Tight Lines: They are what they eat
by Don Moyer / For the Tracy Press
Oct 06, 2011 | 1491 views | 0 0 comments | 19 19 recommendations | email to a friend | print
A while back, I wrote about the benefits of eating wild game and fish. There are no additives like monosodium glutamate, and no hormones like diethylstilbestrol. Wild trout from a pristine mountain stream is probably among the most healthful proteins you could ever eat. In addition to being good for you, it is a delight to the taste buds, too.

Over the years, I have had numerous people tell me that they had tried eating wild game and didn’t like the “gamey” taste. Whenever I hear such an opinion, I suspect there are a couple of factors at work: One is psychosomatic, another is physical care of the meat, and a third factor is what kind of food your wild critter has been eating.

On the psychological side, there have been numerous examples of someone who was fed a wild game dish, but was not told exactly what is was until after dinner was over and the guest had expressed delight with the food. Mom was like that.

I’d go out hunting as a teenager and bring back a pair of pheasants for Thanksgiving dinner. I’d clean and pluck the birds, and my grandmother would cook them. Everyone in the family would comment about how good the meal was, but Mom would go to Casper’s and bring home foot-long hot dogs to eat while the rest of us had pheasant. I’m not sure there is much you can do to treat the psychological aversion to wild game.

Regarding the physical care of the meat, I suspect that the “gamey” taste people complain of is a function of how well the meat has been handled before being served at the table. A butcher friend of mine once told me that if you killed a steer in your pasture and then put him in the back of your pickup and drove around for a couple days before taking the critter to your local butcher, the beef would taste pretty wretched.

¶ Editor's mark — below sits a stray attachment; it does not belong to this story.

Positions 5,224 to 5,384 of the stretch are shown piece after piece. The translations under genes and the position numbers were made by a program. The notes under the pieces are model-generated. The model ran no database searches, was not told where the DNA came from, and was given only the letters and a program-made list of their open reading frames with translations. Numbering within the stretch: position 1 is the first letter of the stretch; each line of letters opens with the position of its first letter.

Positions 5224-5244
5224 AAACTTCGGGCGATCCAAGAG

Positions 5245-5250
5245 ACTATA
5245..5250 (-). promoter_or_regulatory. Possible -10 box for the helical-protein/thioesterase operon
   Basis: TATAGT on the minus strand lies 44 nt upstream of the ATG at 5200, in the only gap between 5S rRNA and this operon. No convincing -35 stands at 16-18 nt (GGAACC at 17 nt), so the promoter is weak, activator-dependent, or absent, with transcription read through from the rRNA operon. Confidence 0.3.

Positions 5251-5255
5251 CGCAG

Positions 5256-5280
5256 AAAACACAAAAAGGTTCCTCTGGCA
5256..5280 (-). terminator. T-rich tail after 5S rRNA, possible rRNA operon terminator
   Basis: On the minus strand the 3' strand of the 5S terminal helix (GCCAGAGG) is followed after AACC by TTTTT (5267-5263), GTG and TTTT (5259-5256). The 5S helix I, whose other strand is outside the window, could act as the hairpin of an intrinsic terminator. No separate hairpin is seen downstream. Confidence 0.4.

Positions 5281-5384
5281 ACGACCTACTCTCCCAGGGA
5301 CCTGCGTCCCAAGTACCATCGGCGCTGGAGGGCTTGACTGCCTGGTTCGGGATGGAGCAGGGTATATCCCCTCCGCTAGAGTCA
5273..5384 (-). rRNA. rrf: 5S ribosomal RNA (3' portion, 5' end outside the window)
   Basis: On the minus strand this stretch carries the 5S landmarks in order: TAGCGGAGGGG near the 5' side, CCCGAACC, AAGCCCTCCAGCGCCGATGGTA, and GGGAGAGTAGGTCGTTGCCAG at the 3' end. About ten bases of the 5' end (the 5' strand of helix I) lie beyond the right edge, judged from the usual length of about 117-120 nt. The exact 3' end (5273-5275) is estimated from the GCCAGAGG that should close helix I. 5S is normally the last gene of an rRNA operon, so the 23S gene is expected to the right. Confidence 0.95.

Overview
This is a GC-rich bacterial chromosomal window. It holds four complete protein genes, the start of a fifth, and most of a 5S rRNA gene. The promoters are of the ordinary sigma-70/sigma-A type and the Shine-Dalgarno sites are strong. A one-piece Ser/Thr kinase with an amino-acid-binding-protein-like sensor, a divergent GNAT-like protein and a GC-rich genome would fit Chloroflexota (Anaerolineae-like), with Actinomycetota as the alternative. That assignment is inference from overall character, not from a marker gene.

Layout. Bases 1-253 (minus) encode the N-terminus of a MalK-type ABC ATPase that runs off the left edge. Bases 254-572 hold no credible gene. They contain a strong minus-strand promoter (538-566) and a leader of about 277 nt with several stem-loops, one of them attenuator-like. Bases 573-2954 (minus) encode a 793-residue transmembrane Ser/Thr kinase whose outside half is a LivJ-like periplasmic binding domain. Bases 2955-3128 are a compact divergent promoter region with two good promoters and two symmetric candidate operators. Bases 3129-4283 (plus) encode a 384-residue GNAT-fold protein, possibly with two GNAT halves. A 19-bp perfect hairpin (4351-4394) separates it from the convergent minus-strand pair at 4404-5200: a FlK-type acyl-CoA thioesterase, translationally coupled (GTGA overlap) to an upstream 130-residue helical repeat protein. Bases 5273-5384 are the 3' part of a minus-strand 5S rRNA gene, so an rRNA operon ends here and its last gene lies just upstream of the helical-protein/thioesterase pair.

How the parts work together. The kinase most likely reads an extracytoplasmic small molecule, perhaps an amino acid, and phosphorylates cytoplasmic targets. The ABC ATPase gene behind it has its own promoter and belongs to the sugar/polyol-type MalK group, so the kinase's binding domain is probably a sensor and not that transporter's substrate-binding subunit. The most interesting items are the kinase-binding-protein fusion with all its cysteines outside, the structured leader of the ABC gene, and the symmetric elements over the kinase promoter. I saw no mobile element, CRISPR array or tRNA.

Careful handling of your wild game is essential to getting good-tasting food. You must clean and cool the animal immediately and get it to a meat locker as soon as possible. If you do, you will be rewarded with some of the best food you will ever eat.

The final factor contributing to the taste of wild game is what kind of food your quarry has been eating. Bear meat from a bear that’s been raiding an apple orchard or gorging in a wild berry patch is great food. A bear that was shot while raiding a garbage dump is going to taste pretty much like garbage. Just like humans, they are what they eat.

Another great example of this principle is what I call “A Tale of Two Pheasants.”

Several years ago, a farmer friend of mine invited me to hunt pheasants with him in a pepper field he’d just harvested. There were broken peppers everywhere we walked, and the pheasants were stuffing themselves with pepper seeds. Logically enough, those pheasants had a hot spice flavor to them.

Another year, I hunted pheasants in a buddy’s cornfield. A freak windstorm had hit the cornfield just before harvest and knocked about a fourth of the ears on the ground. I think some sort of message was passed along the pheasant grapevine, because it seemed like every pheasant for 50 miles had converged on the damaged cornfield. The pheasant hunting was fantastic, and when it got to the table, the corn-fed pheasant meat was wonderful.

If you want great natural food, take special care in handling your wild game, avoid pepper field pheasants and don’t shoot garbage dump bears.

Until next week, tight lines.

• Don Moyer, outdoors columnist for the Tracy Press, has been writing Tight Lines for more than three decades and is the author of “Tight Lines: Observations of an Outdoor Philosopher.” He can be reached at don.moyer@gmail.com.

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